However, it took him 8 years to finish this work. In 1898, he showed his works in the Diaghilev-organized First Exhibition of Russian and Finnish Artists. During the Russian Revolution of 1905, Bakst worked for the magazines Zhupel, Adskaja Pochta, Satyricon for an art magazine called Apollon. Beginning in 1909, Bakst worked as a stage-designer, designing sets for Greek tragedies. In 1908, he gained attention as a scene-painter for Diaghilev with the Ballets Russes, he produced scenery for Cleopatra, Carnaval, Narcisse, Le Spectre de la Rose, L'après-midi d'un faune and Daphnis et Chloé. During this time, Bakst lived in western Europe because, as a Jew, he did not have the right to live permanently outside the Pale of Settlement in the Russian Empire. Despite being known for his work as a stage designer, art was commissioned by various English families during the Art Deco era. During this time, he produced such works as the Sleeping Beauty series for James and Dorothy de Rothschild at Waddesdon Manor in 1913.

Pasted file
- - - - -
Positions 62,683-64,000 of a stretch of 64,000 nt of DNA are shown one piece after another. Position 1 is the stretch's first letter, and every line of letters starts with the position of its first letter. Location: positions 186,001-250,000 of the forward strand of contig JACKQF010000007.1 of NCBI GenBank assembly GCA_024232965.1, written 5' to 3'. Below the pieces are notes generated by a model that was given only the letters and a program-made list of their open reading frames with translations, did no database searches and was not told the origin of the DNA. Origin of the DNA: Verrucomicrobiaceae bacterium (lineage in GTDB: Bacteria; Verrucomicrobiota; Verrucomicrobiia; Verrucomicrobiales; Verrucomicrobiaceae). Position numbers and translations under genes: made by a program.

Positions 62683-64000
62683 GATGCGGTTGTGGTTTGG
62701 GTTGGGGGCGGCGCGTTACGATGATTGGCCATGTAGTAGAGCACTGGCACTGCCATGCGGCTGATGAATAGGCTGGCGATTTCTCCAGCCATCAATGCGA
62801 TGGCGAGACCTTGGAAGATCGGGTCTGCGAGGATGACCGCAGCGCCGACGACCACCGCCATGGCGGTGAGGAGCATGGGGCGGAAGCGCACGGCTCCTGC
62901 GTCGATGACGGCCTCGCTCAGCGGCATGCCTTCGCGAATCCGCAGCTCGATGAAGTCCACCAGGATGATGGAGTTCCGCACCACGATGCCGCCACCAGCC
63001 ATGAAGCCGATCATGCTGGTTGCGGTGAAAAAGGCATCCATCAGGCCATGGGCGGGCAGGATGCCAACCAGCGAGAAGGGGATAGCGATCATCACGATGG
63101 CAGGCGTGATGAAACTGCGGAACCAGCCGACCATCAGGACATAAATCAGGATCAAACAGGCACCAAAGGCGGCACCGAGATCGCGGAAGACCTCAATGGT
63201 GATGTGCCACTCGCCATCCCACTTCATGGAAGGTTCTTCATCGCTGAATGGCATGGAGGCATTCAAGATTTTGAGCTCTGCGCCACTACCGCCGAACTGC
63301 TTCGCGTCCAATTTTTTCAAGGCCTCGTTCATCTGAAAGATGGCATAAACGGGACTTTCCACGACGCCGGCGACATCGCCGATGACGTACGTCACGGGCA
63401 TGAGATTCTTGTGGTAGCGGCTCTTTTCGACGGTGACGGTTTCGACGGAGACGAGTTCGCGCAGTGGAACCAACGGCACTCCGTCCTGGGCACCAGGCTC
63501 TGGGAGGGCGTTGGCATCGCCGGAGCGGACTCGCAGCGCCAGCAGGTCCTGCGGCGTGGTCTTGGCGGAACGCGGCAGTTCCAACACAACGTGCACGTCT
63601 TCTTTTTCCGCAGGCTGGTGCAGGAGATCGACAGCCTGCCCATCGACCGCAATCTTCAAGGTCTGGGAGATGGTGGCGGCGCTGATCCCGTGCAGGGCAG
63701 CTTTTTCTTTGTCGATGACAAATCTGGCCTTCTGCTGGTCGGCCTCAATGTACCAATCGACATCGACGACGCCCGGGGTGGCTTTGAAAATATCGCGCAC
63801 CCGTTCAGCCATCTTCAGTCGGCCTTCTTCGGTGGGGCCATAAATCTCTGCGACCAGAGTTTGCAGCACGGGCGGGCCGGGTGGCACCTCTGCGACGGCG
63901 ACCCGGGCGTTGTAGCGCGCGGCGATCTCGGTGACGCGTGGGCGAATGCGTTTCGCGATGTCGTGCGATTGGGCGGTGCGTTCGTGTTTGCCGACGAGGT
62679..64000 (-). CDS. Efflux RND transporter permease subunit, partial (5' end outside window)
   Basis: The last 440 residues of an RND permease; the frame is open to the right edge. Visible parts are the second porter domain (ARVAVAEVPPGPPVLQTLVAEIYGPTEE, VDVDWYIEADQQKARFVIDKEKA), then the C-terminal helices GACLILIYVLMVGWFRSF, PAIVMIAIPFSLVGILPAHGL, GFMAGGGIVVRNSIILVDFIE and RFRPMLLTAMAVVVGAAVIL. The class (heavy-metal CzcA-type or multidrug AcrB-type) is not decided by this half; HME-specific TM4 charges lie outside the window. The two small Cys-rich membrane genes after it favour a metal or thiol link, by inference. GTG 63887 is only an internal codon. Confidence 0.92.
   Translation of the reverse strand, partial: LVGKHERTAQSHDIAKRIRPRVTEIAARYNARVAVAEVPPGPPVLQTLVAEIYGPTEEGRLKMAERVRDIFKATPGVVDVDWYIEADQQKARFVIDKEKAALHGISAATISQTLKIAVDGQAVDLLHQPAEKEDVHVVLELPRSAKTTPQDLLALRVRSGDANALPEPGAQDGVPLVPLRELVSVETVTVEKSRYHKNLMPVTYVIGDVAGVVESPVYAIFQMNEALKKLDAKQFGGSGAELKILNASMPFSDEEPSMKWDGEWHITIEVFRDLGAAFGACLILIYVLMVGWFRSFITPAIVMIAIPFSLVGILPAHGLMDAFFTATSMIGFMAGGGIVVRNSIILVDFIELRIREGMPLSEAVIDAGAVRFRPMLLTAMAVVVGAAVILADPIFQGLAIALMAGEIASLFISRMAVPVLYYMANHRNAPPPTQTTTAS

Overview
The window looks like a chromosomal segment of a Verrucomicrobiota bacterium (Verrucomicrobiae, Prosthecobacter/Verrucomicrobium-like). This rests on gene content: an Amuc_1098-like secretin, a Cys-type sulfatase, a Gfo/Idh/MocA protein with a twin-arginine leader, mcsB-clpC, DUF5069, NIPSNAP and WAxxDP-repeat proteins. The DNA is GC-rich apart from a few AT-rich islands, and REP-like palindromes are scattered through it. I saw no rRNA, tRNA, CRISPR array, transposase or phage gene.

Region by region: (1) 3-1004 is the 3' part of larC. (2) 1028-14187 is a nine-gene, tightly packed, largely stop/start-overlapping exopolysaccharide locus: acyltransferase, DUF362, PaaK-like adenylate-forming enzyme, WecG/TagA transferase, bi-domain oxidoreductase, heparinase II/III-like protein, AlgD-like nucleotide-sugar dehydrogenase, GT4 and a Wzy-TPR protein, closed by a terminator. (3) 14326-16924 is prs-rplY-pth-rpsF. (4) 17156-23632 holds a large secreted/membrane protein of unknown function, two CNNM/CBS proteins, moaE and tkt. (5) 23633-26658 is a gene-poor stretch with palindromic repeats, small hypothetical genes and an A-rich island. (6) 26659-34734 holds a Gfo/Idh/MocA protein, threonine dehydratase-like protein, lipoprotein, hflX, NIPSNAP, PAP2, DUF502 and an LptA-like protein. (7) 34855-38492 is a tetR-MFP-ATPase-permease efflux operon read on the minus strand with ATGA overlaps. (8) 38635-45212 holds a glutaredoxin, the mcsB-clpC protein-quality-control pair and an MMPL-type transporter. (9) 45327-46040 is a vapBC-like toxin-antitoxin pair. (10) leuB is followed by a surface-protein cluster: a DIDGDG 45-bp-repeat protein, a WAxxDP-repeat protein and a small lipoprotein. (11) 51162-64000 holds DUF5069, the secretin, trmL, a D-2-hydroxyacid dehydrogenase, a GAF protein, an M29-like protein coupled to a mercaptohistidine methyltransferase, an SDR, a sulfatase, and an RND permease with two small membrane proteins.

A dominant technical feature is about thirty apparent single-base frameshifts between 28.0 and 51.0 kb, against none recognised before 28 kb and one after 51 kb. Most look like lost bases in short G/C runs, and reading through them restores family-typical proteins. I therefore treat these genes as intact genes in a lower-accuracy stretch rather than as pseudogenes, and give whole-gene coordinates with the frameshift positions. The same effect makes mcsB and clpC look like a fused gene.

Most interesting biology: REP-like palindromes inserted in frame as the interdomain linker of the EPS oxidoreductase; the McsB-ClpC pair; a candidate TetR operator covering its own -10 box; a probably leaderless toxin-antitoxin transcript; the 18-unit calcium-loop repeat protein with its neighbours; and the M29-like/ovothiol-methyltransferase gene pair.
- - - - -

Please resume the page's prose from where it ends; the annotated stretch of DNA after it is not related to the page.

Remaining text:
The story is depicted in seven panels that line the walls of an oval, theatrical styled space in the Buckinghamshire manor house. During his visits to Saint Petersburg, he taught in Zvantseva's school, where one of his students was Marc Chagall. Bakst described Chagall as a favorite, because when told to do something, he would listen but he would take his paint and his brushes and do something different from the assignment. In 1914, Bakst was elected a member of the Imperial Academy of Arts. In 1922, Bakst broke off his relationship with the Ballets Russes. During this year, he visited Baltimore and Evergreen House - the residence of his American friend and patron, art philanthropist Alice Warder Garrett. Having met in Paris in 1914, when Mrs. Garrett was accompanying her diplomat husband in Europe, Bakst soon depended upon Garrett as both a confidante and agent. Alice Garrett became Bakst's representative in the United States upon her return home in 1920, organizing two exhibitions of the artist's work at New York's Knoedler Gallery, as well as subsequent traveling shows.